Spanish government to cut electricity VAT from 10% to 5%
Rest of measures to withstand Ukraine war effects including cap on rent increases to be extended beyond June
The Spanish government will cut the electricity VAT from 10% to 5% from the end of June.
Talking before lawmakers on Wednesday, prime minister Pedro Sánchez announced the measure as part of his cabinet's efforts to withstand the effects of Ukraine war.
One year ago, the Socialist-led executive already lowered the electricity VAT from 21% to 10% in order to counter the rising costs of energy, and the measure was maintained when a set of initiatives aimed at tackling the consequences of the conflict in Eastern Europe three months ago.
On Saturday this week, Sánchez's cabinet will hold an extraordinary meeting in order to extend the measures approved in late March and will add the further reduction of taxes for electricity.
The legislation that will temporarily continue in place includes a 2% cap on rent increases and a 20-cent discount per liter of fuel for all drivers.
"We will protect our country's families," Sánchez said to lawmakers, asking them to greenlight it when it gets to Congress within one month after its approval in the cabinet meeting. Once ministers approve it, it will come into force, but could be halted by MPs some weeks later if they reject it.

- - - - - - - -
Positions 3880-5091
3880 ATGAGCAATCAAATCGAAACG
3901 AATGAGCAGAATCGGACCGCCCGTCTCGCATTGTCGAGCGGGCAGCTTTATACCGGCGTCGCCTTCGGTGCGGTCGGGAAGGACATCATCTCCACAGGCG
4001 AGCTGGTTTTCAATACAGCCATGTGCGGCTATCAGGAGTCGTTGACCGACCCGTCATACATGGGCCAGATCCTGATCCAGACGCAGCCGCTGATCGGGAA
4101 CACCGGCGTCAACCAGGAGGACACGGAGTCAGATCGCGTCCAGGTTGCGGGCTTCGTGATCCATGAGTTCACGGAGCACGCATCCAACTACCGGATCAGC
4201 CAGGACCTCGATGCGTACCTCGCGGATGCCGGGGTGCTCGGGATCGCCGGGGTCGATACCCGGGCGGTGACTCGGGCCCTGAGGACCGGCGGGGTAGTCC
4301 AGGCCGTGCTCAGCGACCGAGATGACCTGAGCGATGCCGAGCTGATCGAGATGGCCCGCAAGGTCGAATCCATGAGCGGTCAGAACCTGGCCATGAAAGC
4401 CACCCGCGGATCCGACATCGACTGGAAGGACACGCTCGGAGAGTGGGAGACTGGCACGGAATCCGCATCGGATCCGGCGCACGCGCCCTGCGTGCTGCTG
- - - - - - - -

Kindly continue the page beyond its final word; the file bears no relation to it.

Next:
The PM made the announcement during his response to the Catalan pro-independence Esquerra MP Gabriel Rufián's speech, in which he warned the Socialists that the ongoing inflation may "destroy" any left-wing initiative and also Sánchez's government.
The Andalusian regional election took place on Sunday and the conservative People's Party clinched its first ever absolute majority, while the Socialists, which had ruled over the territory uninterruptedly between 1978 and 2019, got their worst result to date.